Garrett & Rudin on Glass-Box AI in Criminal Justice

Brandon L. Garrett (Duke Law) and Cynthia Rudin (Duke Computer Science) have posted “The Right to a Glass Box: Rethinking the Use of Artificial Intelligence in Criminal Justice” on SSRN. Here is the abstract:

Artificial intelligence (AI) increasingly is used to make important decisions that affect individuals and society. As governments and corporations use AI more and more pervasively, one of the most troubling trends is that developers so often design it to be a “black box.” Designers create models too complex for people to understand or they conceal how AI functions. Policymakers and the public increasingly sound alarms about black box AI, and a particularly pressing area of concern has been in criminal cases, in which a person’s life, liberty, and public safety can be at stake. In the United States and globally, despite concerns that technology may deepen pre-existing racial disparities and overreliance on incarceration, black box AI has proliferated in areas such as: DNA mixture interpretation; facial recognition; recidivism risk assessments; and predictive policing. Despite constitutional criminal procedure protections, judges have largely embraced claims that AI should remain undisclosed.

The champions and critics of AI have something in common, where both sides argue that we face a central trade-off: black box AI may be incomprehensible, but it performs more accurately. In this Article, we question the basis for this assertion, which has so powerfully affected judges, policymakers, and academics. We describe a mature body of computer science research showing how “glass box” AI—designed to be fully interpretable by people—can be more accurate than the black box alternatives. Indeed, black box AI performs predictably worse in settings like the criminal system. After all, criminal justice data is notoriously error prone, it reflects pre-existing racial and socio-economic disparities, and any AI system must be used by decisionmakers like lawyers and judges—who must understand it.

Debunking the black box performance myth has implications for constitutional criminal procedure rights and legislative policy. Judges and lawmakers have been reluctant to impair the perceived effectiveness of black box AI by requiring disclosures to the defense. Absent some compelling—or even credible—government interest in keeping AI black box, and given substantial constitutional rights and public safety interests at stake, we argue that the burden rests on the government to justify any departure from the norm that all lawyers, judges, and jurors can fully understand AI. If AI is to be used at all in settings like the criminal system—and we do not suggest that it necessarily should—the bottom line is that glass box AI can better accomplish both fairness and public safety goals. We conclude by calling for national and local regulation to safeguard, in all criminal cases, the right to glass box AI.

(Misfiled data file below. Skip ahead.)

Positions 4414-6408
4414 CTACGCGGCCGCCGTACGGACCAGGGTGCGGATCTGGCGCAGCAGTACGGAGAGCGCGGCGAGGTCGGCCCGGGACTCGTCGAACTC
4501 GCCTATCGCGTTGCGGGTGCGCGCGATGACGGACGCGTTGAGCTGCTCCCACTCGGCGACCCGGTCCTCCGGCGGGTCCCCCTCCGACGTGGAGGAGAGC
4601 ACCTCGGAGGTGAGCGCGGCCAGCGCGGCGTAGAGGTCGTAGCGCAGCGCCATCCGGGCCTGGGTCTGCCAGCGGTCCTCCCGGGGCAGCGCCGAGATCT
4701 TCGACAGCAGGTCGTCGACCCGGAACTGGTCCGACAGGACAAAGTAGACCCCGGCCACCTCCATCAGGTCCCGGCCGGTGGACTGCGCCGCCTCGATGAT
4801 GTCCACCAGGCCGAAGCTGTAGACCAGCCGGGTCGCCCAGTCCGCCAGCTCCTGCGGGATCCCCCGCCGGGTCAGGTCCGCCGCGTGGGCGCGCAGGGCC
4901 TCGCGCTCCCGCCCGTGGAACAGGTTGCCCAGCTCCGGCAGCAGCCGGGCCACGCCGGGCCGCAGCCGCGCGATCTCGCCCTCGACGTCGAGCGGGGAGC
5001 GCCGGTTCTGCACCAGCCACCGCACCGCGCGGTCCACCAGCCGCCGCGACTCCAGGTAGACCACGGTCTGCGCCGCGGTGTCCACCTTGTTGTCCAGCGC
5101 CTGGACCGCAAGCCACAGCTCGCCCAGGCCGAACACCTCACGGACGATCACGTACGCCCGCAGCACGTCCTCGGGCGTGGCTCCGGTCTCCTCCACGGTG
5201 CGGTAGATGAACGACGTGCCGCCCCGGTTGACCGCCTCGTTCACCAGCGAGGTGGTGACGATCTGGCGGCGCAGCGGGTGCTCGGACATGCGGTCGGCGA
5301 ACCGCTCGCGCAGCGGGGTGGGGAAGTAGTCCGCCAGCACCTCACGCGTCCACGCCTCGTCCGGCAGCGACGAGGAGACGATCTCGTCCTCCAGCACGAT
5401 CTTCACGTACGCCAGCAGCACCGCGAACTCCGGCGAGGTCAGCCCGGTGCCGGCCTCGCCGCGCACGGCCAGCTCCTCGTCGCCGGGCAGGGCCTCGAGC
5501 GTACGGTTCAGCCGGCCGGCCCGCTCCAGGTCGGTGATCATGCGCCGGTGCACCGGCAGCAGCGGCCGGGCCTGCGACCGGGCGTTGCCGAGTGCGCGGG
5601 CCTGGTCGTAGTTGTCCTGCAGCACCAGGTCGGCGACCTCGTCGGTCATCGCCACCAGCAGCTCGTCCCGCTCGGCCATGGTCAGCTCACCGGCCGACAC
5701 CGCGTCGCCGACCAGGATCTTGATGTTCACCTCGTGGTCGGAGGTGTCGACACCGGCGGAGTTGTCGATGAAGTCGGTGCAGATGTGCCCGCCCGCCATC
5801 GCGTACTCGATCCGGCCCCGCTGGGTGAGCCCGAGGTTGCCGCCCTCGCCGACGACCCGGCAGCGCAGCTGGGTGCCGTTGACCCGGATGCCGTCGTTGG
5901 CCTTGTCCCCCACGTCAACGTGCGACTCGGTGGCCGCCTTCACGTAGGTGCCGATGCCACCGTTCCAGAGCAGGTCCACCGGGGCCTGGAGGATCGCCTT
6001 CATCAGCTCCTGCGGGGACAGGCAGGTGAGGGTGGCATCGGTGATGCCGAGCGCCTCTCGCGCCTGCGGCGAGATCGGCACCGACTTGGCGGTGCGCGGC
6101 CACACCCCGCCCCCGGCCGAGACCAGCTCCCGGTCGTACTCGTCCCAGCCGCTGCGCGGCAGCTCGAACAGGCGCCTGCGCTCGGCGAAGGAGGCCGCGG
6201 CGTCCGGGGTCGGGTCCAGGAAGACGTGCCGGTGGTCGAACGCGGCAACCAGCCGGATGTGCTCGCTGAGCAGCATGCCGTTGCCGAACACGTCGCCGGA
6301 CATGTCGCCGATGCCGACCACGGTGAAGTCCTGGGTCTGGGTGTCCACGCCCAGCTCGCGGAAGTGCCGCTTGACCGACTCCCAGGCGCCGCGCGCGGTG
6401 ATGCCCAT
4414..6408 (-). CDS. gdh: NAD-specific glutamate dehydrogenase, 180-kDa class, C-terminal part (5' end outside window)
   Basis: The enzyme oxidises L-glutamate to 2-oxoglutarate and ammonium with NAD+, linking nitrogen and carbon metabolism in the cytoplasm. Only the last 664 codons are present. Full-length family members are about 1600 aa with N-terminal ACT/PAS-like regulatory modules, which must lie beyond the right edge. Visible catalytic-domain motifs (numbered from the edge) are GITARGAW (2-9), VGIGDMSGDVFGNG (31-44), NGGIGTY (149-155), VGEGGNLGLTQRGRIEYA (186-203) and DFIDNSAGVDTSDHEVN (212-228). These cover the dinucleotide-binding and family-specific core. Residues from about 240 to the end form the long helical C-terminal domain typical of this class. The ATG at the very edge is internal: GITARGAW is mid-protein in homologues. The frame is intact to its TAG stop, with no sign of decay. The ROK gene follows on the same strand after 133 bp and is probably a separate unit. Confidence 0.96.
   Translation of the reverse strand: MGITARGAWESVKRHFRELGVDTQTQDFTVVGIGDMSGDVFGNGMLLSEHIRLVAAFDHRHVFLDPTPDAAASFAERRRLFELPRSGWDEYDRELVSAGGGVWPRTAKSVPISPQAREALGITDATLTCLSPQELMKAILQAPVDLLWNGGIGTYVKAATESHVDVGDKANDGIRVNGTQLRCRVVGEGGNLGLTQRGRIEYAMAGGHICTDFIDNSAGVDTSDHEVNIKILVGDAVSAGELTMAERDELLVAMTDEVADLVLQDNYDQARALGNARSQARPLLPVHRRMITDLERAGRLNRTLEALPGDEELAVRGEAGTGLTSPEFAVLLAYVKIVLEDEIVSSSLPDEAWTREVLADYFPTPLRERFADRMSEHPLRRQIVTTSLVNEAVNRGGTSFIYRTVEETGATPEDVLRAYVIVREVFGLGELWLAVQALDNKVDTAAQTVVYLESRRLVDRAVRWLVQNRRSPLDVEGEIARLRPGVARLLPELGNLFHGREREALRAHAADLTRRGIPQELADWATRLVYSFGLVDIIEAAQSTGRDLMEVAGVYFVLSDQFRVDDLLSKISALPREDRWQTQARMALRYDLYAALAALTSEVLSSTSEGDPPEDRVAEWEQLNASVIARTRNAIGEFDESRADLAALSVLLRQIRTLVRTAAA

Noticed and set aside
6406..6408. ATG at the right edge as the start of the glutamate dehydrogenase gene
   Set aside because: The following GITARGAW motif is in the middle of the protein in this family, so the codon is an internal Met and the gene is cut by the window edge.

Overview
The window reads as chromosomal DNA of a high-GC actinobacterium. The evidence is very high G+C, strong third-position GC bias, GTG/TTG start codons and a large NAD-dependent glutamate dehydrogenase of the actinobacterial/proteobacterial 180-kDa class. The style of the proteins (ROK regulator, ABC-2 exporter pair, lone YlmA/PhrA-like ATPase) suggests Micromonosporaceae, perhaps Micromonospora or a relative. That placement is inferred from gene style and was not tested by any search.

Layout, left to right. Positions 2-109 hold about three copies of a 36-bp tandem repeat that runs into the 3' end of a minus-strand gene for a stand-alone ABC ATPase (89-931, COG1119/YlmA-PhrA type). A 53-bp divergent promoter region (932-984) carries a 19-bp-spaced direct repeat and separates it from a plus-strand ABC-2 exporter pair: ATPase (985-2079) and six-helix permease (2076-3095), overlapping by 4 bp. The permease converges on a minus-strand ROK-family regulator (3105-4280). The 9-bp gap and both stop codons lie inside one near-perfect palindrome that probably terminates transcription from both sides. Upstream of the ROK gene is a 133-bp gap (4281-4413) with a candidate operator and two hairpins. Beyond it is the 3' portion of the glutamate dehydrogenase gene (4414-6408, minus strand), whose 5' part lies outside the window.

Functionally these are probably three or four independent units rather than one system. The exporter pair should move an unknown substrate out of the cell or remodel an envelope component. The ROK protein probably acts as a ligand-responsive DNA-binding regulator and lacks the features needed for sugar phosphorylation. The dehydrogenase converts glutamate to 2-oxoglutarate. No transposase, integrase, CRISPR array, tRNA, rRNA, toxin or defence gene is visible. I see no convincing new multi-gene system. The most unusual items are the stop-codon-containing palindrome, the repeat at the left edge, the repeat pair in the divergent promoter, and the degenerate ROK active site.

Chin on Introducing Independence to the Foreign Intelligence Surveillance Court

Simon Chin (Yale Law School) has posted “Introducing Independence to the Foreign Intelligence Surveillance Court” (131 Yale L.J. 655 (2021)) on SSRN. Here is the abstract:

The Foreign Intelligence Surveillance Court (FISC), which reviews government applications to conduct surveillance for foreign intelligence purposes, is an anomaly among Article III courts. Created by the Foreign Intelligence Surveillance Act (FISA) in 1978, the FISC ordinarily sits ex parte, with the government as the sole party to the proceedings. The court’s operations and decisions are shrouded in secrecy, even as they potentially implicate the privacy and civil liberties interests of all Americans. After Edward Snowden disclosed the astonishing details of two National Security Agency mass surveillance programs that had been approved by the FISC, Congress responded with the USA FREEDOM Act of 2015. The bill’s reforms included the creation of a FISA amicus panel: a group of five, security-cleared, part-time, outside attorneys available to participate in FISC proceedings at the court’s discretion. Policy makers hoped to introduce an independent voice to the FISC that could challenge the government’s positions and represent the civil liberties interests of the American people. With the FBI’s investigation of Trump campaign advisor Carter Page in 2016 and 2017 raising new concerns about the FISC’s one-sided proceedings, it is now imperative to assess the FISA amicus provision: how it has functioned in practice since 2015, what effects it has had on foreign intelligence collection, and whether it has achieved the objectives that motivated its creation.